Molly's tomb, as it is today
Molly Leigh - the witch of Burslem
Everybody who lives in the north part of Stoke on Trent knows the legend of Molly Leigh (not Lee!). Her strangely-shaped grave and tombstone can still be seen to this day. Sue Lightwood has written an account of Molly's life for us....
I researched this story some years ago and found the following information, though maybe down the years some legends have got mixed up with the facts!
Margaret Leigh was born in Burslem, which is now one of the Six Towns of the Potteries, about 1685.
There were allegations from the start about her strangeness. it's said she had an adult mind and abilities from birth. "Evidence" for this came from the story that she was able to eat a hard crust of bread just a few hours after being born; and that she refused her mother's milk, to suckle farm animals instead.
Ostracised because of her deformities, and possibly friendless too, she seemed to have developed a vicious temper as she grew older.
It's clear that the atmosphere of the time thus led created a sequence of events which would lead eventually to some bizarre happenings one midnight in Burslem churchyard.
Molly grows up
More difficulties came to her.
Her parents died when she was young, and she had to earn her living quickly - which she did by taking milk into the town and shouting out her wares.
Her cottage was some distance from the town, at Hamil Grange (then known as the Jack-field) in the middle of the forest then in that part of the area.
But now Molly made a bad enemy.
Parson Spencer, Rector of Saint John's Church in Burslem accused her of rarely attending church. In those days, everyone went.
And things now got out of hand.
It's not clear how things developed now. Perhaps in such a small community, the strength of either side in this dispute was recognised , and a grudging stalemate came about.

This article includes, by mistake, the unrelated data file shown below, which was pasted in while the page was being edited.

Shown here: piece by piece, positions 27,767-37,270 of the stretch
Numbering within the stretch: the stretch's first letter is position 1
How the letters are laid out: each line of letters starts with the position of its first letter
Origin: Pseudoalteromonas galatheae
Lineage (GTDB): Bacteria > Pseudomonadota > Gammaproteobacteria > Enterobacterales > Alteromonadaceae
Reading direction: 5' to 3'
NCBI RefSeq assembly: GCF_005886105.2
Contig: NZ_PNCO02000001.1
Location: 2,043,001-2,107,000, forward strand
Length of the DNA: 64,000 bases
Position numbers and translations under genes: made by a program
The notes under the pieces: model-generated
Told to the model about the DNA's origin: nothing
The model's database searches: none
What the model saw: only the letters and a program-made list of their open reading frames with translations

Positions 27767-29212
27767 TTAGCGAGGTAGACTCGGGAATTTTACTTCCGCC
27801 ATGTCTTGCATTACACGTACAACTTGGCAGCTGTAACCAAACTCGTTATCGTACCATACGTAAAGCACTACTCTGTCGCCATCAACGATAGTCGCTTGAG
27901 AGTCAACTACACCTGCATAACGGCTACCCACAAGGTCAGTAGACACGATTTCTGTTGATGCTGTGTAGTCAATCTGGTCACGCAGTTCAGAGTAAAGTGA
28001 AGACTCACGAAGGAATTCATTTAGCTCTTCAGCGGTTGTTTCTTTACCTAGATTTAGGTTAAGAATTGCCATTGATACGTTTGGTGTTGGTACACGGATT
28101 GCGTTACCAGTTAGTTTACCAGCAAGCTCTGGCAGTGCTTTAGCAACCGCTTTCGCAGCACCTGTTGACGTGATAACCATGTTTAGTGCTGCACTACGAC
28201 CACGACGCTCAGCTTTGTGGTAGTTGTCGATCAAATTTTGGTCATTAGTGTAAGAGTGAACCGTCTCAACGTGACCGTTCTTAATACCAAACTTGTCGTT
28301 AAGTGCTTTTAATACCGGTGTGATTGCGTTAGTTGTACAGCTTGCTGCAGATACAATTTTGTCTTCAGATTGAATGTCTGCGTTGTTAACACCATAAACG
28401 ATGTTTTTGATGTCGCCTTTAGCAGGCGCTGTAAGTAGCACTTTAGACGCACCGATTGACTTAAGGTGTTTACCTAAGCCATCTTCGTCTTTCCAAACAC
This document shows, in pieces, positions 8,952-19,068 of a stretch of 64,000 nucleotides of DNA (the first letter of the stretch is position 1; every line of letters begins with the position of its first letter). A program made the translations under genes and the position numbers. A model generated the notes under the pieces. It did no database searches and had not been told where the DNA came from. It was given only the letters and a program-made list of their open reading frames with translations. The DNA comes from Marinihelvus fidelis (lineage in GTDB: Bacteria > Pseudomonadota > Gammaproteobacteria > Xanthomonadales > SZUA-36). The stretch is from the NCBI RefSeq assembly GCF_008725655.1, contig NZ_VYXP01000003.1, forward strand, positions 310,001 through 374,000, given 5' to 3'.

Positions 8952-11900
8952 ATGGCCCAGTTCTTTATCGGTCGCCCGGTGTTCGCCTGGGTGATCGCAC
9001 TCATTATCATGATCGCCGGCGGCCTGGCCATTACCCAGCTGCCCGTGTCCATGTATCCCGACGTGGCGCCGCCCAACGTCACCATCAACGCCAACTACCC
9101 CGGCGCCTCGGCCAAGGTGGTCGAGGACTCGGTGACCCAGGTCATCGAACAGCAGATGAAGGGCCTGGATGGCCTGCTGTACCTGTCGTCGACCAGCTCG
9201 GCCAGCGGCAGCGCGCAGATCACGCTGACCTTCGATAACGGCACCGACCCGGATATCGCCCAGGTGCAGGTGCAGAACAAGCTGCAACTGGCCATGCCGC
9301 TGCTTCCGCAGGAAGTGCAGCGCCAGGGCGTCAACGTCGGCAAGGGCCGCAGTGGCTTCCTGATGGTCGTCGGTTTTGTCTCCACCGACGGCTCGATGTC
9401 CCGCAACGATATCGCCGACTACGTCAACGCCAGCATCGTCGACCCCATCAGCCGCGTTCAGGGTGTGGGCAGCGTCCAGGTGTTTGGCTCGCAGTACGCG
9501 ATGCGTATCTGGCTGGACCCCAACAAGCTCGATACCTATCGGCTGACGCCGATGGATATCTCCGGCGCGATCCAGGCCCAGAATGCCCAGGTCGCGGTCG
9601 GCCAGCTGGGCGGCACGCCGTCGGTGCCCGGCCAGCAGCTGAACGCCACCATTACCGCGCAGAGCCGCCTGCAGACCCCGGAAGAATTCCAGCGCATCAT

Death and burial - and reburial
But the final irony came when Molly died in April 1748 (some say 1746).
It was the same Parson Spencer who laid her to rest in St John's churchyard. But the good townsfolk had concerns - was this witch really dead? Their concerns were even greater when the blackbird started to make a nuisance of itself in the town.
Apparently, with a little drink inside them, they paid a visit to Molly's cottage in the woods. And what they saw astonished them.
The story now gets to its oddest part.
But questions remain.
Why did Parson Spencer turn her body? The rite of laying-the-spirit should have been enough. So why did he not trust his judgement?
Second, even today, in St John's churchyard, Molly's grave can be seen, and it is easy to spot. It's the large tomb (it's some four feet high) lying in the different axis to all the others. But who paid for such an expensive tomb? Molly herself would not have had money to speak of.
Thirdly, Sybil Leek, a self-declared witch and associate of the Satanist Aleister Crowley, once visited Burslem (possibly in the 1940s or 50s?), and walked round the town with a jackdaw on her shoulder, claiming descent from Molly Leigh.
Finally, the legend is that if, at Halloween, you dance around her grave and sing "Molly Leigh, Molly Leigh, you can't catch me" her apparition will appear. But who would know? Did someone actually see her after performing this incantation?
If you know the answer to any of these remaining questions or have any more material about Molly... please use the messageboard!
last updated: 28/10/2009 at 18:22
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